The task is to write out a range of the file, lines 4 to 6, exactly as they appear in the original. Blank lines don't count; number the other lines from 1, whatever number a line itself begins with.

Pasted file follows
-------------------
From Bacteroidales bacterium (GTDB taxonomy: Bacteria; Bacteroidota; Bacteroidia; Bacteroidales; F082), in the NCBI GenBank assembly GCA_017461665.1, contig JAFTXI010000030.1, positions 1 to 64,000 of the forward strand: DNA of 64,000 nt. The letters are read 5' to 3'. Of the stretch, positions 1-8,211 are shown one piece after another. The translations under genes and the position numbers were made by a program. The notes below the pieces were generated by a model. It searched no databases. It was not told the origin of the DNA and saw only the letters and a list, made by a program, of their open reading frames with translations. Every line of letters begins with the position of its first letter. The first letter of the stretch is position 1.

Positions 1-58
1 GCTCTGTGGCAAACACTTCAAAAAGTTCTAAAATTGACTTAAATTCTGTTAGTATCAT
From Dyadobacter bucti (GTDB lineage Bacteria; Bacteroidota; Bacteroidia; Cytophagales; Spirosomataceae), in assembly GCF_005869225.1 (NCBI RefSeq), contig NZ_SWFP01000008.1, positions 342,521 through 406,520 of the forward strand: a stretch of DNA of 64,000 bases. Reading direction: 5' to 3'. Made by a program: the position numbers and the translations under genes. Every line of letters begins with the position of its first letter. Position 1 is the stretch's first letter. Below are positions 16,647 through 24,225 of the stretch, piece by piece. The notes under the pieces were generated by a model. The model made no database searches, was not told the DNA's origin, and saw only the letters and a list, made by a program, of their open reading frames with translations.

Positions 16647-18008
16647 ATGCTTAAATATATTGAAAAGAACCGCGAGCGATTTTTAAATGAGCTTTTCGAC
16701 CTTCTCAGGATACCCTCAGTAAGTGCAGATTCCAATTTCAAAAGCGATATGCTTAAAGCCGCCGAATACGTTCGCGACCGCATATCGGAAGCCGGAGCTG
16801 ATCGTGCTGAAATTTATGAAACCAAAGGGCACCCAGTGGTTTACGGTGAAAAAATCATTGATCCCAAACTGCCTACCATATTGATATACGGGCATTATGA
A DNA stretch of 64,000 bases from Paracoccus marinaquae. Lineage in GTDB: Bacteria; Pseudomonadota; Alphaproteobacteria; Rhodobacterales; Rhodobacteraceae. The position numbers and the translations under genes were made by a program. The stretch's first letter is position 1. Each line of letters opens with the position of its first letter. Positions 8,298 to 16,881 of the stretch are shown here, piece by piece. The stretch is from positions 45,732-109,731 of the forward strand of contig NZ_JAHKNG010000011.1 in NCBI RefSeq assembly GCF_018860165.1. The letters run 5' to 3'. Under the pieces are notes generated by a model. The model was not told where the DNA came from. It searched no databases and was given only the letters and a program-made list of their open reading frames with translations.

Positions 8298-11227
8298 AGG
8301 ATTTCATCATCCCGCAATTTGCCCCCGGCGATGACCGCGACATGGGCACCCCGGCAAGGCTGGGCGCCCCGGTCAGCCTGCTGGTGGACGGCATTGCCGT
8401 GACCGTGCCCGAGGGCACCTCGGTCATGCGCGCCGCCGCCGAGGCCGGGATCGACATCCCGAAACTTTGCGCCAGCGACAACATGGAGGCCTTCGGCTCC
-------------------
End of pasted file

From Dyadobacter bucti (GTDB lineage Bacteria; Bacteroidota; Bacteroidia; Cytophagales; Spirosomataceae), in assembly GCF_005869225.1 (NCBI RefSeq), contig NZ_SWFP01000008.1, positions 342,521 through 406,520 of the forward strand: a stretch of DNA of 64,000 bases. Reading direction: 5' to 3'. Made by a program: the position numbers and the translations under genes. Every line of letters begins with the position of its first letter. Position 1 is the stretch's first letter. Below are positions 16,647 through 24,225 of the stretch, piece by piece. The notes under the pieces were generated by a model. The model made no database searches, was not told the DNA's origin, and saw only the letters and a list, made by a program, of their open reading frames with translations.

Positions 16647-18008
16647 ATGCTTAAATATATTGAAAAGAACCGCGAGCGATTTTTAAATGAGCTTTTCGAC